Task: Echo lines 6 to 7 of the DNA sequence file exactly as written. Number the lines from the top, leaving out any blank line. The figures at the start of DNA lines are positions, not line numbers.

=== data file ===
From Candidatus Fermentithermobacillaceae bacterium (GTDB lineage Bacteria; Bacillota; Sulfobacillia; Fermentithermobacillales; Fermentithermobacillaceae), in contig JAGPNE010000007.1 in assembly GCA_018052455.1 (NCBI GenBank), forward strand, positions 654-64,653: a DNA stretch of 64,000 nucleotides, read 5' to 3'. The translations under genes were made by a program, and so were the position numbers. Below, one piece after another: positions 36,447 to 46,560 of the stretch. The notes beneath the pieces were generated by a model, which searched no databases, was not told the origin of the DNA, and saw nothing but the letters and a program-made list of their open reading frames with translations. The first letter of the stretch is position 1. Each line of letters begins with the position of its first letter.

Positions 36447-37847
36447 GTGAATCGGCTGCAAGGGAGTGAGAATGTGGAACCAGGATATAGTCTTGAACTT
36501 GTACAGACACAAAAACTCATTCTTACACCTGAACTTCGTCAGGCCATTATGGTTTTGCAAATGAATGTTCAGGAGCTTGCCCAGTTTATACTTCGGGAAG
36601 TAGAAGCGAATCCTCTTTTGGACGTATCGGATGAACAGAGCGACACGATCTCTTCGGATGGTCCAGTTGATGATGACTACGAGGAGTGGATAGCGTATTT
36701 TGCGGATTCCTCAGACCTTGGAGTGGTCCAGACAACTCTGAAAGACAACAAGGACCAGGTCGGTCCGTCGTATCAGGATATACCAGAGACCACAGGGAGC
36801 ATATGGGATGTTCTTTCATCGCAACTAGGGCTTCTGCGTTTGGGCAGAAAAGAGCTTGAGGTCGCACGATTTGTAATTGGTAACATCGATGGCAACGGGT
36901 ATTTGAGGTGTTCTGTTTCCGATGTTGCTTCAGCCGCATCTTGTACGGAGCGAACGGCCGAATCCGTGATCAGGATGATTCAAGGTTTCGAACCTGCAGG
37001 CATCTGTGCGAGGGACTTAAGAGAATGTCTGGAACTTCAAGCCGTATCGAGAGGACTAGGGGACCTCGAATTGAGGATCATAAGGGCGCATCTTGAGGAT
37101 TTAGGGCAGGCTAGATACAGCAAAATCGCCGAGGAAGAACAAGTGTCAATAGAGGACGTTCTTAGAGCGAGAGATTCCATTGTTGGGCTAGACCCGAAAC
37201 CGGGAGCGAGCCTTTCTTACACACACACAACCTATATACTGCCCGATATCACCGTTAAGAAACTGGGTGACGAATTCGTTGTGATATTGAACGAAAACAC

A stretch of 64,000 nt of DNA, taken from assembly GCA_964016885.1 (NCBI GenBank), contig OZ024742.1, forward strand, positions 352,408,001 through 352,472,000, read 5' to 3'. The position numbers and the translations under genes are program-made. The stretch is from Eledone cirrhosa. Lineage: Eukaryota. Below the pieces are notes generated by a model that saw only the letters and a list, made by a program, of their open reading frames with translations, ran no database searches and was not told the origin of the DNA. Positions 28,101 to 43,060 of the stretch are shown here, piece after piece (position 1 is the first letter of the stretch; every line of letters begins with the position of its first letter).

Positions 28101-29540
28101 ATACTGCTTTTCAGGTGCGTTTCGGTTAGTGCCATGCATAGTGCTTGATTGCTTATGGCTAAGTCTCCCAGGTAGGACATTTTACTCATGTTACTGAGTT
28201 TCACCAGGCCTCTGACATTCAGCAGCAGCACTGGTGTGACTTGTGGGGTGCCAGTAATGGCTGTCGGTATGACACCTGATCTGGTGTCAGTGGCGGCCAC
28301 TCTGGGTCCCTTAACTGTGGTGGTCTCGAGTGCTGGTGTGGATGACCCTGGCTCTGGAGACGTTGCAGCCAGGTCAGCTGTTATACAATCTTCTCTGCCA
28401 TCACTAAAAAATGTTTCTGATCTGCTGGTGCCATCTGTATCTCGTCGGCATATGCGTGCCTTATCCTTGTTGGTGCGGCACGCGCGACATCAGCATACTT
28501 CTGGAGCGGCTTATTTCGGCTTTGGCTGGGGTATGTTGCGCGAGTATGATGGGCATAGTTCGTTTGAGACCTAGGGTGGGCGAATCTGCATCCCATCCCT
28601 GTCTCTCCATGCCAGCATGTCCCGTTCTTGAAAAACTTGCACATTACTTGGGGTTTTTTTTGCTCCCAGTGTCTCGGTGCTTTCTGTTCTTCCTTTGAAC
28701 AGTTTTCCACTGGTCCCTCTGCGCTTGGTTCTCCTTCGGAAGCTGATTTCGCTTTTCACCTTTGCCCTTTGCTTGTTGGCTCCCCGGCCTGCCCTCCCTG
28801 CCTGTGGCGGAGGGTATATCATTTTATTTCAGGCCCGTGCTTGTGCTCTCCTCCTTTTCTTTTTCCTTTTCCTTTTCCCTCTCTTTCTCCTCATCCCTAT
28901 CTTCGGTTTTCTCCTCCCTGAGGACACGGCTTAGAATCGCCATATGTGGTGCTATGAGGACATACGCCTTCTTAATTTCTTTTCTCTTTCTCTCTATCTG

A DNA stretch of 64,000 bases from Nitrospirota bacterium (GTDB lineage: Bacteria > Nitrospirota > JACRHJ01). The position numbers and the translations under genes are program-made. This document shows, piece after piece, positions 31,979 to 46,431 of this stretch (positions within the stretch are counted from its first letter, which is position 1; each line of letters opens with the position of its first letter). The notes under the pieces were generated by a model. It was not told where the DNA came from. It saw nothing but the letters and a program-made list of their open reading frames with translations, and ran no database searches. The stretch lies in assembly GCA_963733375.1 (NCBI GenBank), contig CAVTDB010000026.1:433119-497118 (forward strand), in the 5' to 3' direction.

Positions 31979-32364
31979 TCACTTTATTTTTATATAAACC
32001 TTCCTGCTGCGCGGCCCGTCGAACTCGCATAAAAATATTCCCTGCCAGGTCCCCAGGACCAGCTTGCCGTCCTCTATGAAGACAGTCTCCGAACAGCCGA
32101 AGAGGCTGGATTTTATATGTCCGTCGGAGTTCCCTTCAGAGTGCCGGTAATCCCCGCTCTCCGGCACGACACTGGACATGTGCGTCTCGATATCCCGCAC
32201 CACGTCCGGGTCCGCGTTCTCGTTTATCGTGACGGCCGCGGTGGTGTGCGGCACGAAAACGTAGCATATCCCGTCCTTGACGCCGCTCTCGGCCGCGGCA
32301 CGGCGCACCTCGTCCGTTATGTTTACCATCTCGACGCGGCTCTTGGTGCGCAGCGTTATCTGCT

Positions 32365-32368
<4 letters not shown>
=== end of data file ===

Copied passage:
36701 TGCGGATTCCTCAGACCTTGGAGTGGTCCAGACAACTCTGAAAGACAACAAGGACCAGGTCGGTCCGTCGTATCAGGATATACCAGAGACCACAGGGAGC
36801 ATATGGGATGTTCTTTCATCGCAACTAGGGCTTCTGCGTTTGGGCAGAAAAGAGCTTGAGGTCGCACGATTTGTAATTGGTAACATCGATGGCAACGGGT